Danger in numbers?

As we start 2016, I’m trying to be more conscious of conservation issues that I interact with on a regular basis but might not really spend a lot of time contemplating in detail. For example, I know that carbon dioxide emissions are a major cause of global warming, so I try to turn off lights when they aren’t in use and put on an extra layer when it’s cold outside to reduce energy consumption, but it took me a good chunk of time to really think about how many freezer bags I use once and then toss when I’m storing and then cooking food.

Spoonbills are beautiful birds that seem a bit wary of human presence- perhaps they have a good reason?

Spoonbills are beautiful birds that seem a bit wary of human presence- perhaps they have a good reason?

So much of my work concerns systems on the very edges of Louisiana- barrier islands and beaches that are constantly changing and being lost a bit at a time to erosion, subsidence, and sea level rise. I focus on the carnivores that survive in this dynamic landscape, but many more people are interested in the colonial seabirds that nest and/or winter on the shore- pelicans, terns, plovers, egrets- many different birds with a variety of food sources, behaviors, and habitat needs. But all of them utilize a coastal zone that is steadily disappearing- they share what remains with predators, prey, and lots of human activity. Under those conditions, it seems reasonable to wonder how they are faring, so this month I will be looking at the survival of colonial seabirds here in Louisiana and around the world.

Based on my time in the field, I know that some seabird species like to nest in trees and shrubs, while others prefer beach areas. I also know they can be very loud, messy, and quick to defend the colony if they feel threatened. I know that Louisiana regularly surveys colonies and wintering areas to count birds and nests, and there are several island and beach restoration projects in the areas where I work which were created, in part, to provide more or better nesting habitat- all of this attention suggests that there are concerns about colony survival. Certainly I have seen some nesting islands all but disappear over the course of three years in the field under the constant onslaught of wind and water, so I can understand the concern. But is it all about nesting locations or places to rest on the beach? What about food supplies, invasive species, or seclusion from humans?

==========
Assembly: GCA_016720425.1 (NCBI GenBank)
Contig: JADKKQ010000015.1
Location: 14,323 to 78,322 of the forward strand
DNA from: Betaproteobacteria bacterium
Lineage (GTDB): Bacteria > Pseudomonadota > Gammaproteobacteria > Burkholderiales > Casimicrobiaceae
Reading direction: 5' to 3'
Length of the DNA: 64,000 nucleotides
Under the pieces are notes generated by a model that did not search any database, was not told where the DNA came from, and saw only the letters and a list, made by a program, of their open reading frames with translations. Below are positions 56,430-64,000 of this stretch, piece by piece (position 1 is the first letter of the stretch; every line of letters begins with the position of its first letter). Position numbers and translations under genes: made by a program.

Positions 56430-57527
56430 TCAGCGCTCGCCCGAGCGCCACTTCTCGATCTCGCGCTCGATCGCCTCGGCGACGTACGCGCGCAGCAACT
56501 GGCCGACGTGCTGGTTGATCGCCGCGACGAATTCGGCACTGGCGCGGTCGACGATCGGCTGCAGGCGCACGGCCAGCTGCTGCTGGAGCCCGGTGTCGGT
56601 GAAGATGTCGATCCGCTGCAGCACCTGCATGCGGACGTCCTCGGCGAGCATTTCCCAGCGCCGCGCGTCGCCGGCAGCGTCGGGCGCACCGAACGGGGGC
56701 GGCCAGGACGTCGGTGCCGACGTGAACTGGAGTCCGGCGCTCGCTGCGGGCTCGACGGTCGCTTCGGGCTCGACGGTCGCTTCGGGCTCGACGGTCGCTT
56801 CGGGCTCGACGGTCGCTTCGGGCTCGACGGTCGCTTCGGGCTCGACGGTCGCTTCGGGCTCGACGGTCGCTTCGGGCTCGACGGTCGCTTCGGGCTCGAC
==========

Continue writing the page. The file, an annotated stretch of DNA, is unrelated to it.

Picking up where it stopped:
This month I want to better understand the issues facing colonial seabirds where I live and around the world, to really consider the situation facing birds I see all of the time and what I can do to strengthen their hand.

Posted January 3, 2016 by Mirka Zapletal in Birds

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